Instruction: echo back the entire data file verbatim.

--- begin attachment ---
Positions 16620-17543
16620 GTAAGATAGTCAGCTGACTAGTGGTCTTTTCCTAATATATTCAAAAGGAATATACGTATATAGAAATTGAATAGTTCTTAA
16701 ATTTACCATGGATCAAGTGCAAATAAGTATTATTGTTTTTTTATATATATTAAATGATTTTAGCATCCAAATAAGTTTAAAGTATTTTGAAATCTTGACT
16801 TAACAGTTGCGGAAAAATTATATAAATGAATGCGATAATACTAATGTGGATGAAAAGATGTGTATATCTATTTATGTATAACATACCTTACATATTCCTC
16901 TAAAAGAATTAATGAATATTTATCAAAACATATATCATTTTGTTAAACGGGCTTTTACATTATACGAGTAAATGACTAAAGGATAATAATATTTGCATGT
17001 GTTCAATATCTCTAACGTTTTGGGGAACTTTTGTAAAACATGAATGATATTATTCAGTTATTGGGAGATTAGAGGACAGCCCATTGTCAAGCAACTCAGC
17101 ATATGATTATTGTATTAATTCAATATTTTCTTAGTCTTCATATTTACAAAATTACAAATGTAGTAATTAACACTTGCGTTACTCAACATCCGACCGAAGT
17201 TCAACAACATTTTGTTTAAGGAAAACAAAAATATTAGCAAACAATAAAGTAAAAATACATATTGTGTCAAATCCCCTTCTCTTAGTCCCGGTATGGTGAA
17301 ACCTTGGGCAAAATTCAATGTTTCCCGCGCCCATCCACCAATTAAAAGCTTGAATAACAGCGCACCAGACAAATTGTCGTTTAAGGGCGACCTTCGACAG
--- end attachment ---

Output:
Positions 16620-17543
16620 GTAAGATAGTCAGCTGACTAGTGGTCTTTTCCTAATATATTCAAAAGGAATATACGTATATAGAAATTGAATAGTTCTTAA
16701 ATTTACCATGGATCAAGTGCAAATAAGTATTATTGTTTTTTTATATATATTAAATGATTTTAGCATCCAAATAAGTTTAAAGTATTTTGAAATCTTGACT
16801 TAACAGTTGCGGAAAAATTATATAAATGAATGCGATAATACTAATGTGGATGAAAAGATGTGTATATCTATTTATGTATAACATACCTTACATATTCCTC
16901 TAAAAGAATTAATGAATATTTATCAAAACATATATCATTTTGTTAAACGGGCTTTTACATTATACGAGTAAATGACTAAAGGATAATAATATTTGCATGT
17001 GTTCAATATCTCTAACGTTTTGGGGAACTTTTGTAAAACATGAATGATATTATTCAGTTATTGGGAGATTAGAGGACAGCCCATTGTCAAGCAACTCAGC
17101 ATATGATTATTGTATTAATTCAATATTTTCTTAGTCTTCATATTTACAAAATTACAAATGTAGTAATTAACACTTGCGTTACTCAACATCCGACCGAAGT
17201 TCAACAACATTTTGTTTAAGGAAAACAAAAATATTAGCAAACAATAAAGTAAAAATACATATTGTGTCAAATCCCCTTCTCTTAGTCCCGGTATGGTGAA
17301 ACCTTGGGCAAAATTCAATGTTTCCCGCGCCCATCCACCAATTAAAAGCTTGAATAACAGCGCACCAGACAAATTGTCGTTTAAGGGCGACCTTCGACAG